>If not done properly, gathering personal data from gamers can bring game developers into the legal crosshairs. For instance, an iPhone game player recently sued game developer Storm8 for allegedly collecting phone numbers without permission from players who downloaded Storm8?ÇÖs games from the iTunes app store. The complaint alleges the game software automatically collects and transmits the iPhone telephone number of each player back to Storm8, in violation of the Computer Fraud and Abuse Act and California state laws. Back in August, reports surfaced that Storm8’s games transmitted players’ wireless numbers back to the company’s servers. Storm8 responded that previous versions of the game software had a bug – that has since been fixed. The lawsuit?ÇÖs objective appears to be an injunction barring Storm8 from collecting phone numbers in the future. However, even if Storm8 engaged in some unauthorized data gathering, the player still may not have a legally recognizable… Continue Reading

>Update on California "Violent" Games Law

>As we reported here back in February, the United States Court of Appeals for the Ninth Circuit confirmed a district judge’s 2007 ruling that a California law that restricts sales of “violent?Ç¥ video games to minors is unconstitutional. The Ninth Circuit found the law unconstitutional because it was not narrowly tailored, because treating violence as obscenity is not permissible by the Constitution and because the state had not demonstrated that violent video games cause psychological or neurological damage. After the law was defeated at the Ninth Circuit, Governor Schwarzenegger announced the filing of a petition for certiorari, asking the U.S. Supreme Court to save the law, arguing that the same justifications for precluding sales of pornography to minors should be applied to violent video games. “By prohibiting the sale of violent video games to children under the age of 18 and requiring these games to be clearly labeled, this law… Continue Reading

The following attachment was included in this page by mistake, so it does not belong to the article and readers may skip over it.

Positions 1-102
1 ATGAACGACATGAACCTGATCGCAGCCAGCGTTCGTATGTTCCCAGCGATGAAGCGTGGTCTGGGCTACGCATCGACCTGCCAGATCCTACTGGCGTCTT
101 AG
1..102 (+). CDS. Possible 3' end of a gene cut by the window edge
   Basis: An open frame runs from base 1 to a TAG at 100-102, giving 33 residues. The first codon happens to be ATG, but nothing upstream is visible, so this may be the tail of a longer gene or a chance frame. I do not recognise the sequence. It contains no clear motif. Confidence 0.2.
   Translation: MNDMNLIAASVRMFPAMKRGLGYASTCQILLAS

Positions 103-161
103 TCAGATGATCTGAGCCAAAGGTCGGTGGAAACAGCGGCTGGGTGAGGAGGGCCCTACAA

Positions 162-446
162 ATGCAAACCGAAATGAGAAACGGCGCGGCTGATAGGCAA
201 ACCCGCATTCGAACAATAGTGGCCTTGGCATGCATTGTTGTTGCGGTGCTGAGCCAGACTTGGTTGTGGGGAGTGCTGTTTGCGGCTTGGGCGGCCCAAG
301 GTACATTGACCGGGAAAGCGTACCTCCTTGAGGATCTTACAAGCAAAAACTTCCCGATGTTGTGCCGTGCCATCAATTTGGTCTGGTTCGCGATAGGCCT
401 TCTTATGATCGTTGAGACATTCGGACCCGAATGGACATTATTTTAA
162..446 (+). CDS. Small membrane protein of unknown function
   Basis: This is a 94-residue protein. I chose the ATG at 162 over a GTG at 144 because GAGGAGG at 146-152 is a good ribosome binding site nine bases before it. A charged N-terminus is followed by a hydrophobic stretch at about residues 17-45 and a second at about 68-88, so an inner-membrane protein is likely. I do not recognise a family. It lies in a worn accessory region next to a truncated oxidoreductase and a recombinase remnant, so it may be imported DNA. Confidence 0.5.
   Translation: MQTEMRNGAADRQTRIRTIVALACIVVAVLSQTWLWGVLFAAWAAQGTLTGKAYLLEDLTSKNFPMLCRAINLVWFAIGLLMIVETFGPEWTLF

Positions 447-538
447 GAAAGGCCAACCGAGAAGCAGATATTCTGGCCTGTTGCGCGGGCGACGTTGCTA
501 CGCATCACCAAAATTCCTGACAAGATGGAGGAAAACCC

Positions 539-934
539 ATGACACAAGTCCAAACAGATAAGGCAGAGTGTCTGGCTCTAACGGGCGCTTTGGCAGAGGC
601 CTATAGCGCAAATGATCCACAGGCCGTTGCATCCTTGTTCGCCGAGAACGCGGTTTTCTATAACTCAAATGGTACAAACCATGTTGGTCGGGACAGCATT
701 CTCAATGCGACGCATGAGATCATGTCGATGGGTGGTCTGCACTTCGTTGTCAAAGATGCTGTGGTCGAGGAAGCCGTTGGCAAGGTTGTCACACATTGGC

>Rights of Publicity: Its in the game

>The law surrounding an athlete?ÇÖs right of publicity is fluctuating faster than Brett Favre?ÇÖs retirement plans, and game companies ought to be paying attention. This week, Sam Keller, a former college quarterback, filed a class action in the U.S. District Court for the Northern District of California against Electronic Arts and the NCAA for using college athletes?ÇÖ images and attributes in EA?ÇÖs line of NCAA video game titles. The right of publicity is the right of a person to control commercial use of his or her name, image, likeness, or some other identifying aspect of identity. According to the lawsuit, there are close similarities between real-life college athletes and the virtual athletes in EA’s games. ?Ç£Electronic Arts matches the player?ÇÖs skin tone, hair color and often even a player?ÇÖs hair style?Ǫ?Ç¥ The complaint also alledges that EA?ÇÖs virtual athletes are depicted with unique accessories, such as wristbands, glasses, visors and… Continue Reading